globe, not forty-eight hours journey from

London; a country not one-fourth part of Edinburgh does not equal Mr. Colman's which is cultivated, and containing millions expectations. The new town he describes of untilled acres of as rich land as the sun as elegant, but the old city, perfectly shines upon.”. “Yet, strange as it may

“ odious—a compound of degradation and seem," in another place he remarks, "the nastiness.” He hears, while there, a good common people—the men, I mean—are, in deal of the church secession, and thinks some respects, well educated.” In a school that instead of venting passion upon that of one hundred and twenty scholars, he subject, it would be a far more noble act finds, in regard to improvement, everything of religion to spend their zeal and their going on extremely well

, and relates the money in providing for their poor. In un circumstance of an inn-keeper at Killarney derstanding and intelligence, he considers calling in a ragged boy from the street, the Scotch men and women superior to who bore a good examination in Greek, the English, but without beauty and with and recited well in Virgil; also of another out humor. We imagine he will scarcely whom he met going to school to recite find himself borne out in the latter asser- Homer in Greek. tion. Where shall we look for humor, if England and Scotland, in every part, not in the country of Scott, of Burns, and among the lower classes, are described in Hogg?

respect of dissoluteness, as “rotten at the The Scotch snuff-takers are said to prac- core,” but Ireland, in this respect, is made tise a most charming refinement in the an exception. custom of wearing a small ivory spoon, At Killarney, our independent friend with which to facilitate the insertion of received an amusing check to his self-suffithe snuff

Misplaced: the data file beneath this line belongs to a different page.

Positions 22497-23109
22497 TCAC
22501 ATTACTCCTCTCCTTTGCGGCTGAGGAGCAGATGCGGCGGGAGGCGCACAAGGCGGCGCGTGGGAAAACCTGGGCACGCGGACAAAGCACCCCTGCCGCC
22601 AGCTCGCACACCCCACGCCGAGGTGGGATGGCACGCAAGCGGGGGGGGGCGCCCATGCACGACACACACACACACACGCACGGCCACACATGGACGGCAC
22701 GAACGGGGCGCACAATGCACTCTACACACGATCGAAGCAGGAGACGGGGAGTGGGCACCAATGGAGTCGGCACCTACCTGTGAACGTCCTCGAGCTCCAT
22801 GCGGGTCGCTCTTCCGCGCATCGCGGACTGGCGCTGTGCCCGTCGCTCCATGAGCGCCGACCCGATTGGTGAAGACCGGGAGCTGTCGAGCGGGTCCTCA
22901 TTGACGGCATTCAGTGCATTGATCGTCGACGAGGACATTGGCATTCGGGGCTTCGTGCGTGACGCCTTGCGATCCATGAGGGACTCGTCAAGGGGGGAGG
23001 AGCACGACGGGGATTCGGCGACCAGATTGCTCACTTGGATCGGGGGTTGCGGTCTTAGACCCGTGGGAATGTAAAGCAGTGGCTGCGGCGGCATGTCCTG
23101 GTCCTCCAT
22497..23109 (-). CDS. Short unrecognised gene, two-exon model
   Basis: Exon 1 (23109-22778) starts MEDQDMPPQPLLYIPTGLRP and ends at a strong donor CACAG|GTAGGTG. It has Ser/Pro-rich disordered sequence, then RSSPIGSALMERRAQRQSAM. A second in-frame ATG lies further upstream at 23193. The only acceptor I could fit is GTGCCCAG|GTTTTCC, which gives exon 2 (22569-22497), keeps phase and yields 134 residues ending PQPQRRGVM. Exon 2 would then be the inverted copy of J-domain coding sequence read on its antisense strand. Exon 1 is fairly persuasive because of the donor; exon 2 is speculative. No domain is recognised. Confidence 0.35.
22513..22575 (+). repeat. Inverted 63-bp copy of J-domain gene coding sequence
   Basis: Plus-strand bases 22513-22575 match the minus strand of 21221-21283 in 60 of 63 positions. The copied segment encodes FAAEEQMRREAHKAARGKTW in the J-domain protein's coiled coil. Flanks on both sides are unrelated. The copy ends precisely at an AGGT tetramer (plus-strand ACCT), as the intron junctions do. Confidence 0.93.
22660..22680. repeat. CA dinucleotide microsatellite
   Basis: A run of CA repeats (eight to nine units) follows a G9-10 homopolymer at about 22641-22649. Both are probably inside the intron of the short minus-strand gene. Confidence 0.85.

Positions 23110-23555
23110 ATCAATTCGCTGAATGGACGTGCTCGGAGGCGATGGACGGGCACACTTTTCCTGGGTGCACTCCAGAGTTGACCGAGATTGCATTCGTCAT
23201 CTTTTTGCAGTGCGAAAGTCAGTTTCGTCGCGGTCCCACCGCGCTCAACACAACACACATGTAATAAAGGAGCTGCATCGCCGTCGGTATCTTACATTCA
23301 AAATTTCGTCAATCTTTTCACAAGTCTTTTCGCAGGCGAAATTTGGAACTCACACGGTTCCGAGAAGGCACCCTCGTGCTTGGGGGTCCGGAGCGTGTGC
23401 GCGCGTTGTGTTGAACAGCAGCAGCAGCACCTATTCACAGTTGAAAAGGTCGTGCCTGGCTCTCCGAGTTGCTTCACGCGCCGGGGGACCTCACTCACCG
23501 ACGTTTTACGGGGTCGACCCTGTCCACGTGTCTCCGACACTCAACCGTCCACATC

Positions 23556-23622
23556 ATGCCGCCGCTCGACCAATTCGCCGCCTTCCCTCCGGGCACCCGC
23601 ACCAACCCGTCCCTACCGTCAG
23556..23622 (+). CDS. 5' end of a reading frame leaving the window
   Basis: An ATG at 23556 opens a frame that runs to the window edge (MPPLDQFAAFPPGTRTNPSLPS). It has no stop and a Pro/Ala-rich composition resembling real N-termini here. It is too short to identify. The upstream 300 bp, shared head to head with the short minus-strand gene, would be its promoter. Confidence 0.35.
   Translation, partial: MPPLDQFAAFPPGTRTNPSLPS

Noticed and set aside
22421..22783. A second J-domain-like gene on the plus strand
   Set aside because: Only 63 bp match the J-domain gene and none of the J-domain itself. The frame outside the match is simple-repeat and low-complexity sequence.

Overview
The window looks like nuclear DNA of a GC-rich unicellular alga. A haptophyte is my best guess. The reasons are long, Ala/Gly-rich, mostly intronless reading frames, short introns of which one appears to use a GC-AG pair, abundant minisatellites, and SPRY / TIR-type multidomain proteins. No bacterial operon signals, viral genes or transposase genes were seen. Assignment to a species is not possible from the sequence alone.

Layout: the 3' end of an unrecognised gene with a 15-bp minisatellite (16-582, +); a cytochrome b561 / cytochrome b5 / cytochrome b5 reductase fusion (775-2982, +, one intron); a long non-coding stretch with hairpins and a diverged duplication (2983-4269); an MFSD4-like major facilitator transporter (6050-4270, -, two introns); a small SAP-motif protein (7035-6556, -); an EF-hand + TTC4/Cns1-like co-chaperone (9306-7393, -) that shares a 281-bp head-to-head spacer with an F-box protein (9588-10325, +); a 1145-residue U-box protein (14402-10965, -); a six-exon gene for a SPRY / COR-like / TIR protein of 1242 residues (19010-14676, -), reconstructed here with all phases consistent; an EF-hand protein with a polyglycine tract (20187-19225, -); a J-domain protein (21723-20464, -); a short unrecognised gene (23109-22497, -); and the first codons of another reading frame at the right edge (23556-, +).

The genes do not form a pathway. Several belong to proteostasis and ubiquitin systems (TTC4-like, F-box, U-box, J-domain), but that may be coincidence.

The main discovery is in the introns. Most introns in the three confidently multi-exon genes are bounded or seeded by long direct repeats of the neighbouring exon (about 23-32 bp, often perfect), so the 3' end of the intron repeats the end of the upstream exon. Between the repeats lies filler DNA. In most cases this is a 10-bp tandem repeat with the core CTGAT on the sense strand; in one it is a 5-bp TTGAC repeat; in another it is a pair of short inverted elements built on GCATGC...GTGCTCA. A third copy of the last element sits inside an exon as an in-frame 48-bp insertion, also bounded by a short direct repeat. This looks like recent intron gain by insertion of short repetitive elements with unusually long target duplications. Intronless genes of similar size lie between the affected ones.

' up the olfactories; and at the ciency. He was going to visit the lakes, hotels an ox-born is found banging, filled and he wished to satisfy himself that he with snuff, elegantly mounted with silver, could do so without a guide, or any other having a brush attached for general use, aid than a horse and his own wit. It was though some persons carry a small brush in one of the most public streets, crowded in their pockets to wipe their noses and with market-women, pony-letters, imupper lips at the close of the ceremony. portunate guides, beggars, &c., &c.—a

The beautiful country of Ireland is rob-woman, armed with a large, sharp-pointed bed of half its charm to our feeling trav- shillelah, brought to him a most forlorn· eller, by the presence on every side of looking red pony, so low that he had

squalid want and beggary. "I never only to throw one leg over, and with his met,” he says, “with a more hospitable, feet dangling within an inch of the ground generous and witty people ; but the commenced, or would have commenced wretchedness of the great mass of the his journey; but though two ragged boys population, is utterly beyond description.” | pulled at the bridle, and two barefooted It is not hundreds, nor thousands, but wenches, with only the semblance of a millions, whom he has seen living in cab- petticoat, beat and punched behind, the ins dug out of the bog, without chimney, pony refused to stir; so without swearwindow, door or floor, bed, chair or table, ing, but with looks that he is certain must